New Musical Express
(July 19, 1997)
Originally Published: July 19, 1997
London WC2 Astoria
"'SCHOOL'S OUT'... er...that one with the snake in the video or something... er... 'All You Young Dudes'... no, that's wrong... er..."
Such is the usual response when you, The Kids, are asked the question 'What Alice Cooper songs do you know?' But you learnt at an early age that Alice is not a woman, and is therefore 'contraversial', and does silly things with dangerous animals, executes babies onstage or something, and has a face like a roasted prune which a schoolboy has used as blotting paper.
It may come as some surprise, then, to learn that Alice's new show, to celebrate his live 'best of...' LP 'A Fistful Of Alice', is said to be playing down the schlock-horror cartoon theatrics and concentrating on the music. I mean, isn't that like Melinda Messenger going on tour to talk about quantum physics?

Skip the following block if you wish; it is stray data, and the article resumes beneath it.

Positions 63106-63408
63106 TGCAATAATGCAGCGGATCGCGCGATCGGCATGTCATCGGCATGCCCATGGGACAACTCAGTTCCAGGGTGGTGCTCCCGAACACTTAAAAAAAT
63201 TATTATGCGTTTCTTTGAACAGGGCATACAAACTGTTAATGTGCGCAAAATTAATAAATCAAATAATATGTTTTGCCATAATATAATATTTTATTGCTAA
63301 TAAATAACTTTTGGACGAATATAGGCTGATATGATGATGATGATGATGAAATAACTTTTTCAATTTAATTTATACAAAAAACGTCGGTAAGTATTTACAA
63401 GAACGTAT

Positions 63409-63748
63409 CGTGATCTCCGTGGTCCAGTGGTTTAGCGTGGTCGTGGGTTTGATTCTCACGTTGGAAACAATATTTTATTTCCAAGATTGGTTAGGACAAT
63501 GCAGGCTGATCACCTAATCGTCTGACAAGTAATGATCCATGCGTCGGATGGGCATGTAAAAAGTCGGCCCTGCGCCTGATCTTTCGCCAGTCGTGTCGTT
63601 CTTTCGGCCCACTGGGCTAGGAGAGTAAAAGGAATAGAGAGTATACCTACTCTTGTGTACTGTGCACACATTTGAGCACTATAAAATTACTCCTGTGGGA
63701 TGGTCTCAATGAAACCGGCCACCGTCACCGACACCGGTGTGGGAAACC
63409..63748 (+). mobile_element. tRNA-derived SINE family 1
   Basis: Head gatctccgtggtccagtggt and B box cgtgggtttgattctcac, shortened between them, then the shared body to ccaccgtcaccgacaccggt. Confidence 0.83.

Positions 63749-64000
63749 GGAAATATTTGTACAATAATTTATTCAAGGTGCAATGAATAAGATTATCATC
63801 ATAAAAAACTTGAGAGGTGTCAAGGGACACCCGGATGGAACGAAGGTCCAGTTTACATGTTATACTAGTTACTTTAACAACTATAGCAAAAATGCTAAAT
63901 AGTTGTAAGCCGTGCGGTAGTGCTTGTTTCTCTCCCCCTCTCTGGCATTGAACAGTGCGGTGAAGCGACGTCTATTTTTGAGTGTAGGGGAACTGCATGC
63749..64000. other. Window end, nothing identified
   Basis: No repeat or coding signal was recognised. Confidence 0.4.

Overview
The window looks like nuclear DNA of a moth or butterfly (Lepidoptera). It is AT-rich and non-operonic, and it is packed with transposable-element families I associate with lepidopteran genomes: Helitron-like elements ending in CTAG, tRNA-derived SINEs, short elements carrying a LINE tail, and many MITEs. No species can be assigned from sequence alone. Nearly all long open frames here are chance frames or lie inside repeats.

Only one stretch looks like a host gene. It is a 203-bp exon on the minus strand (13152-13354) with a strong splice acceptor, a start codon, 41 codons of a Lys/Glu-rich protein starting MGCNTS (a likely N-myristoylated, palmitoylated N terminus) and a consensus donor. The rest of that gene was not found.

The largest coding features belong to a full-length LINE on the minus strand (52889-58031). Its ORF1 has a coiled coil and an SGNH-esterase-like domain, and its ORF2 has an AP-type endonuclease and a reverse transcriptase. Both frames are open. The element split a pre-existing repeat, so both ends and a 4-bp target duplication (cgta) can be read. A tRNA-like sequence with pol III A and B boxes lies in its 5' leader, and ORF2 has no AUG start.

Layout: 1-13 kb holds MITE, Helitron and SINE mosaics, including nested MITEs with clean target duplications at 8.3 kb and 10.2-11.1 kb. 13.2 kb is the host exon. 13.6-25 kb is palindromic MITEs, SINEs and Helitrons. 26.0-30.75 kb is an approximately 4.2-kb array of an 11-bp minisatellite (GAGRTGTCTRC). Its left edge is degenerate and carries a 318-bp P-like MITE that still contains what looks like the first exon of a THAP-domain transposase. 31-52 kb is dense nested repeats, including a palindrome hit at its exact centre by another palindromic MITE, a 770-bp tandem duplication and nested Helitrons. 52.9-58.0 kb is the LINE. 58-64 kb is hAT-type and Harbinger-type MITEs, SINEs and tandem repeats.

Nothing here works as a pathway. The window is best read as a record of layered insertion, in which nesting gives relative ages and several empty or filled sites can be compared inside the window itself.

Thankfully not, since Alice's intrinsic ludicrousness goes deeper than mere artifice. Songs like 'No More Mr Nice Guy', 'Only Women Bleed' and 'Feed My Frankenstein' are joyous lowest common denominator daft-fests that you can only chant only with. And while he looks pretty fit for a man of near pensionable age, the irony of 'I'm Eighteen' is positively celebrated. By several hundred taxi drivers here who have stayed loyal from the first time round, and still squeeze their beer guts into his T-shirts.
Mind you, even they start nodding off when the middle part of the set sinks into the glam metal mire of mediocrity (twin guitar and drum solos, while Alice goes off for emergency oxygen, presumably).
He just stay serious that long, though, and soon enough we have the spectacle of four roadies in biker gear with baseball bats and chains as a gang attacking our hero. He beats them all off with his funny silver cane thingy, only for men in white coats to put him in a straitjacket, which he writhes about in for a while, then escapes out of, kills the doctor, and comes back as Frankenstein. Even though he still looks like Fagin in drag. Now that, children, is what we call heavy entertainment. And you know it makes nonsense.